Homework battle: parents’ strategies for settlements

In a previous post, I helped teachers and schools to discuss insightful research-based practices of homework that makes sense to assign in (if you did not read yet, you could read it here!). Today, I want to bring insightful ideas for parents dealing with the homework battle.First, it is essential that parents acknowledge to themselves and their children (explicitly) that, after spending 7-8 hours at school, it is unrealistic to expect children to be excited and diligent about homework. This is precisely where I believe that parents need to take a smart approach to homework and teach a fundamental lesson:

Sometimes (or most of the times?) we have to finish tasks that we don’t want to, that we don’t agree too.

Understand that we don’t do everything we want and we have to accomplish assignments that we don’t want is what responsible people do. Parenting smartly and authoritatively also means teaching our children to grow up as responsible people. Parents can use the homework as an opportunity to tell their own story when they sometimes have to work when they were tired, or when disagreed with the task. As I have pointed before, research has shown that from early grades to 7th grade, homework should be used to teach study skills (I am the first in the line to acknowledge that some schools are not following this rule!). However, you can use homework to talk with your child:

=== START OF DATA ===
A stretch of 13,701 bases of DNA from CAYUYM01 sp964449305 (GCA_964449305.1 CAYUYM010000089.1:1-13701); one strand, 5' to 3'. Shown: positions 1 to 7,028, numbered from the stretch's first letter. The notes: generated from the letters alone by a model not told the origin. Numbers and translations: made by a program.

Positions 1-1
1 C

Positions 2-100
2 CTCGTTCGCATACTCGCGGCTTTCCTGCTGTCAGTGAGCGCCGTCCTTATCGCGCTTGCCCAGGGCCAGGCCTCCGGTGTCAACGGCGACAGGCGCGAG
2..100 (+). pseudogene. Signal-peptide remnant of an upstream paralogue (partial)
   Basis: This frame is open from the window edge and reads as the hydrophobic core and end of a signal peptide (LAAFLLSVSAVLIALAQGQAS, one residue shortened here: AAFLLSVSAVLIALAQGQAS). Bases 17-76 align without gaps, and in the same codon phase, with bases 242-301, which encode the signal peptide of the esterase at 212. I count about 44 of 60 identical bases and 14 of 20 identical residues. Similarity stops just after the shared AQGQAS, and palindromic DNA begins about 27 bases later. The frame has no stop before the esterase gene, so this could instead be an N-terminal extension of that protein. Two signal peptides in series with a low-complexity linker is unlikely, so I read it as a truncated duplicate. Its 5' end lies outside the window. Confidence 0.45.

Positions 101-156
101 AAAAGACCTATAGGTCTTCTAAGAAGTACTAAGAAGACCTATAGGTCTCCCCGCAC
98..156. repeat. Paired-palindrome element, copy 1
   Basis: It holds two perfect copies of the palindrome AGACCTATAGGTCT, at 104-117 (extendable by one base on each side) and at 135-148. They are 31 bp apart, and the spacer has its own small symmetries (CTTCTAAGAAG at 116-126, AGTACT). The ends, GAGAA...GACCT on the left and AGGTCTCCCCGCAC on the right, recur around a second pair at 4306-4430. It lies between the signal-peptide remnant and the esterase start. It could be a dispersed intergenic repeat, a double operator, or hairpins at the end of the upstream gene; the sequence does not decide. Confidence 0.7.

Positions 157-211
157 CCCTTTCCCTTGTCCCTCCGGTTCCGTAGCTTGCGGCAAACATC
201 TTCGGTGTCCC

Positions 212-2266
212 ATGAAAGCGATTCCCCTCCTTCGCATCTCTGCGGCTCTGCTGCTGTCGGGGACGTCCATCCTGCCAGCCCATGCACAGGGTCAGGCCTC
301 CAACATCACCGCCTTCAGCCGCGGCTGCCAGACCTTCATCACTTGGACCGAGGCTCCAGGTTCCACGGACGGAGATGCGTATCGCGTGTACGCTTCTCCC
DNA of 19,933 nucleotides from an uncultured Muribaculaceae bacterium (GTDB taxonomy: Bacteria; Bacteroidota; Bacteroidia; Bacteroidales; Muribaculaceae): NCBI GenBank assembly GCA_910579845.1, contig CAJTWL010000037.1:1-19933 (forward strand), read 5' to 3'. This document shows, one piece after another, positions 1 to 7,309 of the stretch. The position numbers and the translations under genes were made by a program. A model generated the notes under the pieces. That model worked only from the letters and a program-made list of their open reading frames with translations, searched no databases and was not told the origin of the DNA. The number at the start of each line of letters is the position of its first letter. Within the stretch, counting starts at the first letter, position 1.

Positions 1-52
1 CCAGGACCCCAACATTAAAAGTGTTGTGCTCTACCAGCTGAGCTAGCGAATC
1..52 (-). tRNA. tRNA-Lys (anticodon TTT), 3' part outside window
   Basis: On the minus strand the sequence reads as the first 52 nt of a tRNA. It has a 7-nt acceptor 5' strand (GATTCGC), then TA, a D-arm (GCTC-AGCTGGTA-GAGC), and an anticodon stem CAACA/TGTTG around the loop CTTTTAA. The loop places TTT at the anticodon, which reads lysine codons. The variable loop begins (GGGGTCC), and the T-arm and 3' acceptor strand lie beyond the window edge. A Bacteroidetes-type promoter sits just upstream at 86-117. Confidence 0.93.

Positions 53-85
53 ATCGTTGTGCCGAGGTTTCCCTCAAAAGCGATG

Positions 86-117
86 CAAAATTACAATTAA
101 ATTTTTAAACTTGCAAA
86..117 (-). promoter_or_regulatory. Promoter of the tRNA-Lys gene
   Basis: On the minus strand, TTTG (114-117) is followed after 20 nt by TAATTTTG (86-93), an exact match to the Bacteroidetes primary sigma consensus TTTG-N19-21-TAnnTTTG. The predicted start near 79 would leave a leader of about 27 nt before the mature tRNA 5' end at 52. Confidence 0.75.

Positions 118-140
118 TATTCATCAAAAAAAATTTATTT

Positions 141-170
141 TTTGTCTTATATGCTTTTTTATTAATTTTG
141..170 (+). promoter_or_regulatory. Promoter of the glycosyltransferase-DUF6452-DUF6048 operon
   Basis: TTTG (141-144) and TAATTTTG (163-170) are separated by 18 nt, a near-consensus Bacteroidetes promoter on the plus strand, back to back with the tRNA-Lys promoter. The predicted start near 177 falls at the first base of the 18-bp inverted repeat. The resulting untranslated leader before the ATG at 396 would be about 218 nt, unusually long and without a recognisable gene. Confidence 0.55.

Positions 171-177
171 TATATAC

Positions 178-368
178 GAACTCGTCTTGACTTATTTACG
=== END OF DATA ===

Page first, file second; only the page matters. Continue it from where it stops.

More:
About how it is essential to revise what he or she have learned at school briefly, so the knowledge will start to migrate from working to long term memory. 

About how homework should serve to learn study skills.

About how finishing this task will lead he or she develop responsibility.

Another recommendation is to organize a study-plan with your child, following these steps: 

a) Ask your child pay attention to what works best for him or her (play for one hour and then tackle homework, or the opposite). 

b) Set up a list of assignment priorities or divide long tasks in parts. 

c) Set up breaks: after 20 minutes of working in the assignment he or she can run or play for 5-10 minutes and then tackle the second priority or part.

d) Put the phone away (in other room), or establish unambiguous rules to use it. My son uses my phone’s dictionary, so we established that he can have access to it when he needs to search for a word. 

e) Another tip is to use a timer for each assignment, or for parts of a lengthy task.

Use this excellent homework contract to start these conversations with your child.

It can be somehow naive (and exhausting!) ask children be willing to work on their homework after a long day at school, however, let’s face this battle using it to share our lessons and to teach them some.